IDEAS home Printed from https://ideas.repec.org/p/nbr/nberwo/3871.html
   My bibliography  Save this paper

Younger Households Saving: Evidence From Japan and Italy

Author

Listed:
  • Albert Ando
  • Luigi Guiso
  • Daniele Terlizzese
  • Daniel Dorsainvil

Abstract

Both young and old consumers appear to dissave too little for their behaviour to be consistent with a strict life cycle model. We concentrate on young households and document their behaviour drawing from Italian and Japanese data. We also provide a theoretical set-up which can account for the observed fact without relying on assumptions about the working of credit markets or the degree of foresight of consumers.

Suggested Citation

  • Albert Ando & Luigi Guiso & Daniele Terlizzese & Daniel Dorsainvil, 1991. "Younger Households Saving: Evidence From Japan and Italy," NBER Working Papers 3871, National Bureau of Economic Research, Inc.
  • Handle: RePEc:nbr:nberwo:3871
    Note: ITI IFM
    as

    Download full text from publisher

    File URL: http://www.nber.org/papers/w3871.pdf
    Download Restriction: no

    References listed on IDEAS

    as
    1. Ando, A. & Guiso, L. & Terlizzese, D., 1992. "Young Household's Saving and the Life Cycle of Opportunities. Evidence from Japan and Italy," Papers 164, Banca Italia - Servizio di Studi.
    2. Deaton, Angus, 1991. "Saving and Liquidity Constraints," Econometrica, Econometric Society, vol. 59(5), pages 1221-1248, September.
    3. Davies, James B, 1981. "Uncertain Lifetime, Consumption, and Dissaving in Retirement," Journal of Political Economy, University of Chicago Press, vol. 89(3), pages 561-577, June.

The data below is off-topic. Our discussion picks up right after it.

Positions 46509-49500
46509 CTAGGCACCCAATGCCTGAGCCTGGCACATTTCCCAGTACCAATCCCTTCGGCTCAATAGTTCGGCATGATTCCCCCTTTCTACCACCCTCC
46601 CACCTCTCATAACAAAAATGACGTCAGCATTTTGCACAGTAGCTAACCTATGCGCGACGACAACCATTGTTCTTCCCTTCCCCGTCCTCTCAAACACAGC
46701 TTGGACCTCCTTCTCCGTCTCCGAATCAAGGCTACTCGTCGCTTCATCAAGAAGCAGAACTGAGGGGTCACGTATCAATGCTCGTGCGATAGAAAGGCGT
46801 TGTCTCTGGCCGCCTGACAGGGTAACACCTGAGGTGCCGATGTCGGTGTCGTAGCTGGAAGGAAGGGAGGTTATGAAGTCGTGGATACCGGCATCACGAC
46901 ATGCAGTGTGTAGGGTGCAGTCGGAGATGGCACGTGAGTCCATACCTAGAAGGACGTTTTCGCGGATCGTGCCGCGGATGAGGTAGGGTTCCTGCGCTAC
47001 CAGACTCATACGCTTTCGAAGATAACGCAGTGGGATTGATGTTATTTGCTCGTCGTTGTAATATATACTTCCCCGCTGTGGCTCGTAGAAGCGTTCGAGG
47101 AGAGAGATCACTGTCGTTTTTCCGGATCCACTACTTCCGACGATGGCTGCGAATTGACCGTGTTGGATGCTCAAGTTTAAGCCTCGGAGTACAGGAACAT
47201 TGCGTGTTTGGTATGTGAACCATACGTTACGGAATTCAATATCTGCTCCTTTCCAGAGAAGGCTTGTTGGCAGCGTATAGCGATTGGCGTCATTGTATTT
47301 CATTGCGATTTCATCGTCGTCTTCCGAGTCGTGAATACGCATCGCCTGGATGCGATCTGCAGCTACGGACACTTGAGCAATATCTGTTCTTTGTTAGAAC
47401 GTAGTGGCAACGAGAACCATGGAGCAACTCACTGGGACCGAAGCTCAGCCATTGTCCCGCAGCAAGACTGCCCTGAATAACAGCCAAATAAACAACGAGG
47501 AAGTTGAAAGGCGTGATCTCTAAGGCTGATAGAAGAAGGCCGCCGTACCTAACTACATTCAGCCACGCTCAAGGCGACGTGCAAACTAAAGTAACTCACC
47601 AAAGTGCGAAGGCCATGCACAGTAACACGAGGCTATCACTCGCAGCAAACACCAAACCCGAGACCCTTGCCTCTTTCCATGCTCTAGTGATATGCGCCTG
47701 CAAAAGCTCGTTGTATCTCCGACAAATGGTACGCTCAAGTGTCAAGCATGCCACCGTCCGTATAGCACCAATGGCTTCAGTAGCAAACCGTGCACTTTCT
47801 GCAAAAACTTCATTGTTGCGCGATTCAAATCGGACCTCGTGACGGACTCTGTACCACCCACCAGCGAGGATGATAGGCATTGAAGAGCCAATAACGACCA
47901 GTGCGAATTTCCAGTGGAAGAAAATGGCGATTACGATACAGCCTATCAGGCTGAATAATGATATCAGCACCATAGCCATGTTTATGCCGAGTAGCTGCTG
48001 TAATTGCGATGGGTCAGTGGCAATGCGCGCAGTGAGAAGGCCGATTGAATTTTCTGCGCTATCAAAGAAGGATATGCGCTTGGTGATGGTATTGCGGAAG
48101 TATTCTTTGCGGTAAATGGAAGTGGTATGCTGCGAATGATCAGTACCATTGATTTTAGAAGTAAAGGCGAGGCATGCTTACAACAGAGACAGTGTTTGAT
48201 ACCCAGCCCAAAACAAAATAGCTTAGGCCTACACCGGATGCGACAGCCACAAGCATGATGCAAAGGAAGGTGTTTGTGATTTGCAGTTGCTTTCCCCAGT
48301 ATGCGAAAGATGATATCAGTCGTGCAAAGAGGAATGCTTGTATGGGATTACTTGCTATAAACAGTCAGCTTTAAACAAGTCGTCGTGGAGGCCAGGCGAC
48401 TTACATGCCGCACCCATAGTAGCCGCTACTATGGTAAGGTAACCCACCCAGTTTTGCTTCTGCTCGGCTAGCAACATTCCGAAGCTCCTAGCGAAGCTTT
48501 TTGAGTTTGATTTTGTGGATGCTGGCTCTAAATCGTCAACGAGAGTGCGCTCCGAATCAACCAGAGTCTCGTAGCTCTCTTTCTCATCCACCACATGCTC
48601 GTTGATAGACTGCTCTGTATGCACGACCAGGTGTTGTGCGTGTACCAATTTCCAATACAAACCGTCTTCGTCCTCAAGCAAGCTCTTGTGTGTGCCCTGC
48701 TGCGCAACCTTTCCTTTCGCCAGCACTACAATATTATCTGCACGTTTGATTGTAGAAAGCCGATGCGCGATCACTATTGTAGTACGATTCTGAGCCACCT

4. Cole, Harold L & Mailath, George J & Postlewaite, Andrew, 1992. "Social Norms, Savings Behavior, and Growth," Journal of Political Economy, University of Chicago Press, vol. 100(6), pages 1092-1125, December.
    5. Fumio Hayashi, 1986. "Why Is Japan's Saving Rate So Apparently High?," NBER Chapters,in: NBER Macroeconomics Annual 1986, Volume 1, pages 147-234 National Bureau of Economic Research, Inc.
    6. Christopher D. Carroll & Lawrence H. Summers, 1991. "Consumption Growth Parallels Income Growth: Some New Evidence," NBER Chapters,in: National Saving and Economic Performance, pages 305-348 National Bureau of Economic Research, Inc.
    Full references (including those not matched with items on IDEAS)

    Citations

    Citations are extracted by the CitEc Project, subscribe to its RSS feed for this item.
    as


    Cited by:

    1. Albert Ando & Luigi Guiso & Daniele Terlizzese, 1993. "Dissaving by the Elderly, Transfer Motives and Liquidity Constraints," NBER Working Papers 4569, National Bureau of Economic Research, Inc.

    More about this item

    Statistics

    Access and download statistics

    Corrections

    All material on this site has been provided by the respective publishers and authors. You can help correct errors and omissions. When requesting a correction, please mention this item's handle: RePEc:nbr:nberwo:3871. See general information about how to correct material in RePEc.

    For technical questions regarding this item, or to correct its authors, title, abstract, bibliographic or download information, contact: () or (Joanne Lustig). General contact details of provider: http://edirc.repec.org/data/nberrus.html .

    If you have authored this item and are not yet registered with RePEc, we encourage you to do it here. This allows to link your profile to this item. It also allows you to accept potential citations to this item that we are uncertain about.

    If CitEc recognized a reference but did not link an item in RePEc to it, you can help with this form .

    If you know of missing items citing this one, you can help us creating those links by adding the relevant references in the same way as above, for each refering item. If you are a registered author of this item, you may also want to check the "citations" tab in your RePEc Author Service profile, as there may be some citations waiting for confirmation.

    Please note that corrections may take a couple of weeks to filter through the various RePEc services.

    IDEAS is a RePEc service hosted by the Research Division of the Federal Reserve Bank of St. Louis . RePEc uses bibliographic data supplied by the respective publishers.